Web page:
Moving on.

Strange loops can be bewildering at times because our minds are adapted to a conventionally categorical, hierarchical way of thinking - the classic riddle of shallow philosophy, "the chicken or the egg", writ large. The two hands cannot actually be drawing each other, after all! That looping sort of cause and effect makes no sense to our ordinary perception.

So it's very helpful that Hofstadter addresses this. None of the loops we've discussed, he points out, are actually self-sustaining or self-perpetuating. Rather, we can restore part of our usual understanding of things by noticing that every point of the loop has both an internal cause - somewhere else in the loop - as well as an external cause, generally one single one for the loop as a whole. You stand on any step of the Penrose staircase by climbing there from a lower step - and because Penrose conceived of the staircase. Characters reach the fulfilment of their stories with the unnoticed aid of their author. A quine is produced by being run, but only because it was first run on a computer. (The bits that make up computer memory are also strange loops, tiny tiny circuit segments that continuously feed themselves their own voltage as new input.) The trigonometric functions, and fractals, and especially the Mandelbrot Set, were discovered by expanding upon math that was already known. Particle-antiparticle pairs form from errant energy waves nearby in the universe. The Liar Paradox needs someone to say it or there is no "I" to be lying and not lying.

You'll notice I skipped humans, because the human mind is more complex than any of these - it is a self-modifying strange loop. In this sentence, I am now making you aware of the fact that you are thinking about strange loops, such as this sentence and your thoughts. You've just added an additional metarecursion onto that cycle, and you can keep doing that to potentially infinite degrees, limited only by your boredom! But for the moment I'm going to tie whatever cycle you're currently on back to this sentence by noting that by thinking about that uppermost layer and the process by which your mind reflects on itself you've constructed a strange loop of strange loops. With my help, of course. This blog post provides initial external instigation. ;)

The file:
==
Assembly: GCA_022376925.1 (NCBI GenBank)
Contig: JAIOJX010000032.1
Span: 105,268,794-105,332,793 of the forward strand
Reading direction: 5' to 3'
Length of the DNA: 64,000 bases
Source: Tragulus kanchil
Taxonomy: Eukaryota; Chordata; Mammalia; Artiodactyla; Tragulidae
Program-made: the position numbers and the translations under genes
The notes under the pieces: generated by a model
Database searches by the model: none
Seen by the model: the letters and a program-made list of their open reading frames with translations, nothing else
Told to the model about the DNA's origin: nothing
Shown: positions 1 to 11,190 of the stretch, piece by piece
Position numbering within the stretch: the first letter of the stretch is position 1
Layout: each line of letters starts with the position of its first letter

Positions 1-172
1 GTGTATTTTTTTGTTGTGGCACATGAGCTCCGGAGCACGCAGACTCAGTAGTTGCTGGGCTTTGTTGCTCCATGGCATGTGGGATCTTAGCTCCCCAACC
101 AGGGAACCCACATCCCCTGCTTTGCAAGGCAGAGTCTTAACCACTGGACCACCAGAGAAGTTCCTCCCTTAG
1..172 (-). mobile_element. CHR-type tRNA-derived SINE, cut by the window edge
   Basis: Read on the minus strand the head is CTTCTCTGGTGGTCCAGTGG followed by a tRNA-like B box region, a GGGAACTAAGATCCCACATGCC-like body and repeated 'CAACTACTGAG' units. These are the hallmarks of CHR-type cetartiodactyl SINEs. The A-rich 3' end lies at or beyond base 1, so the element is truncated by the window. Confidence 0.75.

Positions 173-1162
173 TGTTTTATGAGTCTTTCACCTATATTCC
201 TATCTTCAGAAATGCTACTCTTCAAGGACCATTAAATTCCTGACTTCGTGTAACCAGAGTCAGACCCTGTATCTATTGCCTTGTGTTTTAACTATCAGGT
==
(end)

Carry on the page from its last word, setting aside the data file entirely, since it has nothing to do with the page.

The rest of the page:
My point is, though, that your mind doesn't necessarily need the external instigation. I have no idea how many strange loops that cycle in the last paragraph, for instance, and you might have easily realised the loop of loops without my assistance. This is because your mind is a more complicated, tangled, crazy, and wonderful place than you may have ever realised before! :D

I'm not going to be able to finish this in only two posts. Next time: we have to go deeper.Link

09 June 2011

Gödel, Escher, Bach

I just realized I've never actually discussed Gödel, Escher, Bach in detail here before, and then I went and made reference to it in my last post. Shame on me. It's awesome.

Gödel, Escher, Bach is a book by Douglas Hofstadter, whose subject cannot be really concisely explained. It's about everything. At it's core, you could say it's mostly about human consciousness. And music. And math. And art. (Kind of as implied by the title. You remember Kurt Gödel, right?) And puns, and palindromes, and Möbius strips, and vinyl records that destroy the record players that play them, and the holism/reductionism dichotomy, and computer programming, and artificial intelligence, and Charles Babbage's parable of Achilles and the Tortoise, and... and, it's amazing and you should go read it. Skim the parts that are too jargony for you, if you must, but keep going through it.

Let's talk about a construct that Hofstadter introduces, called a "strange loop". It's a shorthand way to talk about things that linearly relate to themselves. It'll probably be clearer if I discuss examples instead of trying to define it:
  • You've seen M. C. Escher's lithograph of the endless stairs? (The artwork is called 'Ascending and Descending', by the way. The structure itself is called a Penrose staircase, after the fellow who actually invented it - if you can tell me who famously used the correct name, you get an imaginary cookie.) That's a strange loop. You start anywhere on the stairs, and do nothing but walk up - linearly, one direction - and you still return to the point you started from.
  • A quine is a computer program that, with no input, produces its own exact source code as output. This is a strange loop - you proceed linearly down the generations of output, and each one is still the same code with which you began.
  • The trigonometric functions are a strange loop. For the function y = sin(x), the rate at which y changes with respect to x changing is y' = cos(x). The rate at which y' changes is y'' = -sin(x). The rate at which y'' changes is y''' = -cos(x), and the rate at which y''' changes is y'''' = sin(x) = y. Applying one procedure over and over takes you back to the original result.
  • The Liar Paradox - "I am lying right now" - is a strange loop. The thought process goes, if you are lying, then that statement is a lie, so it must not be true that you are lying right now, so you must not be lying. But if you're not really lying, then when you say you are lying you must be telling the truth, in which case you really are lying. Paradox.
  • The way your mind itself works is a strange loop. This is the process called introspection - you are able to recognize that your brain is producing thoughts, and this recognition is itself one of those thoughts.